top of page
Search

20. How will "Planning" change my art process?

Updated: Apr 2

This month has been such a good one! 

  • Docs at Iowa Hospitals reviewed a new MRI and I’m good to go! Brain surgery success, double vision gone, full freedom!

  • On the art front, I released my Chunky Monkey series of 25 small collages and I’m excited to take them to art shows. They’re fun in person, when you can hold them in your hand and feel their “chunkiness.” Little rascals.

  • This month I also moved back into bigger canvas painting so that’s what I’ll report on as the “technique” that I tried.


Past: In January, I took a 6-week online class on visual composition with Sally Hirst. I learned a lot and applied that knowledge in small spaces (think 5x5” Monkeys).


Technique Question: Could I scale UP to larger pieces, still putting compositional principles to use?


With that in mind, I did some planning (something I almost never do). Before I tore into a 16x40” canvas, I wanted to have sketched out and decided how to use the space. I sat with a cup of coffee, my art journal, and the cat lying across my lap (so helpful, Thomas). In my class, Sally Hirst had asked us to make thumbnail sketches so I started with that. I made some shapes, moved them around, played with their sizes, and then started crossing my composition idea with value considerations. Next I went to my gelli papers to gather what I had to use. Finally, I mixed up three shades of paint in little jars so that they’d be “at the ready” for multiple canvases. 


I tell all of this to make ONE point: This.Is.Not.Me. Planning the composition? prepping papers? pre-mixing paints? Whaaaaaaat?


But my question to myself had been, basically, can you put your new knowledge to use? Can you plan a composition and design rather than create randomly like a whirling dervish?


Answer: Yes, I can. Now I’ve done a series of 5 larger canvases, all playing with similar shapes and the same color palette. Along the way, I’ve allowed a few changes and spontaneous mark-making but, overall, I’ve proven to myself that I can make an art plan and follow it through.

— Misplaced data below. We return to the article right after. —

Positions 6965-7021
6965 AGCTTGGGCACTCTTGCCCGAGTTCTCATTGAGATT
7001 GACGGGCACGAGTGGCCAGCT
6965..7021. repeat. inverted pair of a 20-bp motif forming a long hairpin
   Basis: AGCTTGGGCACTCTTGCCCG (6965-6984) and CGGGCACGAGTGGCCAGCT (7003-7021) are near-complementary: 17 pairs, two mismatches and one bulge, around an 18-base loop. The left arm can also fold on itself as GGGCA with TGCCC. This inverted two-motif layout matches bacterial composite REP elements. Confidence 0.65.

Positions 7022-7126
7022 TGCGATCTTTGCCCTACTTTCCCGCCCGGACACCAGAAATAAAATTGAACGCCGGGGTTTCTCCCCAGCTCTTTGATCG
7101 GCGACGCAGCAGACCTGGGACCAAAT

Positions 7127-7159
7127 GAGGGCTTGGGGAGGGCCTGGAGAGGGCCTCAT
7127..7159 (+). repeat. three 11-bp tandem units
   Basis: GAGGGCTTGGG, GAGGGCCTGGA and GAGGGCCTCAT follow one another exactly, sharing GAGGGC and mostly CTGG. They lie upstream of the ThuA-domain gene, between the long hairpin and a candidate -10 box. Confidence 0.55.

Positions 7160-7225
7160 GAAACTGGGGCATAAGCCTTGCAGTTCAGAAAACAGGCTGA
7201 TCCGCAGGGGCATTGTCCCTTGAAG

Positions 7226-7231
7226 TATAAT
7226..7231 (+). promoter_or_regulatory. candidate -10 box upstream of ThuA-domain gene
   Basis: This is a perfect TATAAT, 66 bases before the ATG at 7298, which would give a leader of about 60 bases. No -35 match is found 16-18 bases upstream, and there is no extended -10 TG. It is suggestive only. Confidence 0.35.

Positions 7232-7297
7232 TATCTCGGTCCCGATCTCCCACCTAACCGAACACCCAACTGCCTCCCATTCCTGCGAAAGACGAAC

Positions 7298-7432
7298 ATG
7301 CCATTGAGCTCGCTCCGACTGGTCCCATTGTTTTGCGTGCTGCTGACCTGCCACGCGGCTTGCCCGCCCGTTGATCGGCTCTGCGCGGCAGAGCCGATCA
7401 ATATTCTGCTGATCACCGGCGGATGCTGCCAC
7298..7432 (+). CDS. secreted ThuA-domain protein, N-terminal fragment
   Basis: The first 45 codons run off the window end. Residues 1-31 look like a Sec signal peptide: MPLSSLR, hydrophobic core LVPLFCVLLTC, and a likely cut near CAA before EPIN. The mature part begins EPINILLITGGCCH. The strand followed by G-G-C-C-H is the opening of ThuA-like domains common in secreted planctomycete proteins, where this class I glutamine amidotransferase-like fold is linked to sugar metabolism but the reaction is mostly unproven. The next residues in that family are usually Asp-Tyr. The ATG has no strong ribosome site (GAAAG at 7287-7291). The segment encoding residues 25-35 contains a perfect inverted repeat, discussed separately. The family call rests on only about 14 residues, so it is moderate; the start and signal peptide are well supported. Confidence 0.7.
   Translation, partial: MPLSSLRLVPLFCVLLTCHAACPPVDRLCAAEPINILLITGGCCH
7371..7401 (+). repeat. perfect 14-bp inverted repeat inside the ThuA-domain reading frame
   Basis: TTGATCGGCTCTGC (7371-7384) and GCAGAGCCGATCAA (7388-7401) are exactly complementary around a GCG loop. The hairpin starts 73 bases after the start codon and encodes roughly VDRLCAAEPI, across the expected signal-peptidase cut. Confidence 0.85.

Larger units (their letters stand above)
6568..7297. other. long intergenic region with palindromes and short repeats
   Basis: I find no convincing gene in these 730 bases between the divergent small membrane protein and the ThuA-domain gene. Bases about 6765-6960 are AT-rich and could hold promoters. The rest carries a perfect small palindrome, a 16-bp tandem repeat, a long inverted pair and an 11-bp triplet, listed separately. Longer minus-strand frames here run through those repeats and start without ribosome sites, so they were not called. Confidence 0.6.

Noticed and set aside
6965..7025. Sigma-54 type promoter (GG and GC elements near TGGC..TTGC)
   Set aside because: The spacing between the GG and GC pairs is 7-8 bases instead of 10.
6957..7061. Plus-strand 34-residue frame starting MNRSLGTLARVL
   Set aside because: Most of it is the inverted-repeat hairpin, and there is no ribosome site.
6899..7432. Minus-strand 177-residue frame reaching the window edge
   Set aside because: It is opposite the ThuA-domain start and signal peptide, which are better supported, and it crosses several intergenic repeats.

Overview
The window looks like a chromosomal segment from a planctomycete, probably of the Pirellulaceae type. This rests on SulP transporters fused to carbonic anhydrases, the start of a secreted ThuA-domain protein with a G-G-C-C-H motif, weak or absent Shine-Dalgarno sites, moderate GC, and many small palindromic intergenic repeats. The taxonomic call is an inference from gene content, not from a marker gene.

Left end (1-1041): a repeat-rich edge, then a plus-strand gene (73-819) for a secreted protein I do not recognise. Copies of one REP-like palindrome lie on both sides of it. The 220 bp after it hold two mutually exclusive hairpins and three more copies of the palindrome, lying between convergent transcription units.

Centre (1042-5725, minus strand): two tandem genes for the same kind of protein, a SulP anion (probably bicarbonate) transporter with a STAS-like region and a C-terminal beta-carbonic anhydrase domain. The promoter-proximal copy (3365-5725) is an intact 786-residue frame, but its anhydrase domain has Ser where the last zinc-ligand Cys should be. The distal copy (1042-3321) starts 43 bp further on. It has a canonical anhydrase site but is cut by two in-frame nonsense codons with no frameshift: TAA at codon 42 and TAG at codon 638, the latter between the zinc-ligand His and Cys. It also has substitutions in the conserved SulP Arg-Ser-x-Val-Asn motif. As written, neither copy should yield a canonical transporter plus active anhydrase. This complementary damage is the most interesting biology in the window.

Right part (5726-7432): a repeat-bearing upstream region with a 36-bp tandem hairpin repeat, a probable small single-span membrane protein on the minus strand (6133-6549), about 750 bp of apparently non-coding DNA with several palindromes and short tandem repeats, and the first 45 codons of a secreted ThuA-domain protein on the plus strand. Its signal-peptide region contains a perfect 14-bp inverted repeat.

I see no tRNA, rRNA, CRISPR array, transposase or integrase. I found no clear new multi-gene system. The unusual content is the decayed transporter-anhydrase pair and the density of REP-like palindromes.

As a series, I really like how they’ve turned out. They’re far different from what I was doing a year ago, but I am far different from a year ago. I’ve lived with double vision and longed for visual simplicity– and I think that change shows. 


Also, during migraine auras, I realized how “the space between objects” relates to connectedness. (And that feels true with people too. How sometimes we can be so far apart that our connectedness is stretched to the point of nearly breaking, and yet somehow we share space and still relate to one another. Fascinating.)


Future: I’m not sure that I’ll always do this full planning process because I did lose intuitive movement– and I missed it. But I imagine that some recipe of compositional and design planning can lead to the relaxed activity of “going in and just seeing what happens.” So that’s what I’d like to try next. Planning with space to Play.


Art Outings for 2024:

  • April: 

  • 4.27: Albia Restoration Days Art Show on Courthouse Lawn

  • May: 

  • 5.11: Ankeny Artfest 

  • 5.18: Ted Lare Garden Show 

  • June/July: Urbandale Public Library gallery

  • 6.23: Artist Reception

  • July: 

  • 7.6-7: Klingfest in Bob Kling’s Garden, 901 N. Buxton, Indianola

  • 7.27-28: Indianola Art Festival in Buxton Park

  • September: 

  • 9.29: Octagon Art Festival 


68 views0 comments

Recent Posts

See All

Value of a Daily Sketchbook Practice

Past: I’ve used a daily journal for much of my adult life. When I was a high school English teacher, I used to tell my students that freewriting can help you find what’s on your mind, judge whether it

Comments


bottom of page